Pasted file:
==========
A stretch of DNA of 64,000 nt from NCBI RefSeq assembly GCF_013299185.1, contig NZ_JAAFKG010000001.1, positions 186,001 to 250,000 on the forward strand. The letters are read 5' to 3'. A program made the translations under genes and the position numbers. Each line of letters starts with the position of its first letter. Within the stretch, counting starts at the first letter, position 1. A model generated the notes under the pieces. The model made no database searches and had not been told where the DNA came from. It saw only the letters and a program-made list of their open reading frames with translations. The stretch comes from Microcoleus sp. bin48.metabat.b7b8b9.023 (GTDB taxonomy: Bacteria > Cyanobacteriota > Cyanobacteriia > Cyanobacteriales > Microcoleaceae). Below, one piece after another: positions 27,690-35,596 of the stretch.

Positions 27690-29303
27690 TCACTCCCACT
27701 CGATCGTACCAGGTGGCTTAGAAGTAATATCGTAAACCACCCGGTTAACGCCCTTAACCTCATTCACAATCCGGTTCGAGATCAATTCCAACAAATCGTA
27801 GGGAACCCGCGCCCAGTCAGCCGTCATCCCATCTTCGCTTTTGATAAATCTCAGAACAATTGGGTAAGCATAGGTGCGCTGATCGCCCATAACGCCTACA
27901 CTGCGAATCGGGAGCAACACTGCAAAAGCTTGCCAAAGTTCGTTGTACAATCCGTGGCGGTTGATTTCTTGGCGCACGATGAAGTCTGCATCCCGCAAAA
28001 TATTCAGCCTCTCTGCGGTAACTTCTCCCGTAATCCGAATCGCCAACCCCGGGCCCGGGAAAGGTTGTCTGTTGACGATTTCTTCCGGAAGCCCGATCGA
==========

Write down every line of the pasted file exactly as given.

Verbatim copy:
A stretch of DNA of 64,000 nt from NCBI RefSeq assembly GCF_013299185.1, contig NZ_JAAFKG010000001.1, positions 186,001 to 250,000 on the forward strand. The letters are read 5' to 3'. A program made the translations under genes and the position numbers. Each line of letters starts with the position of its first letter. Within the stretch, counting starts at the first letter, position 1. A model generated the notes under the pieces. The model made no database searches and had not been told where the DNA came from. It saw only the letters and a program-made list of their open reading frames with translations. The stretch comes from Microcoleus sp. bin48.metabat.b7b8b9.023 (GTDB taxonomy: Bacteria > Cyanobacteriota > Cyanobacteriia > Cyanobacteriales > Microcoleaceae). Below, one piece after another: positions 27,690-35,596 of the stretch.

Positions 27690-29303
27690 TCACTCCCACT
27701 CGATCGTACCAGGTGGCTTAGAAGTAATATCGTAAACCACCCGGTTAACGCCCTTAACCTCATTCACAATCCGGTTCGAGATCAATTCCAACAAATCGTA
27801 GGGAACCCGCGCCCAGTCAGCCGTCATCCCATCTTCGCTTTTGATAAATCTCAGAACAATTGGGTAAGCATAGGTGCGCTGATCGCCCATAACGCCTACA
27901 CTGCGAATCGGGAGCAACACTGCAAAAGCTTGCCAAAGTTCGTTGTACAATCCGTGGCGGTTGATTTCTTGGCGCACGATGAAGTCTGCATCCCGCAAAA
28001 TATTCAGCCTCTCTGCGGTAACTTCTCCCGTAATCCGAATCGCCAACCCCGGGCCCGGGAAAGGTTGTCTGTTGACGATTTCTTCCGGAAGCCCGATCGA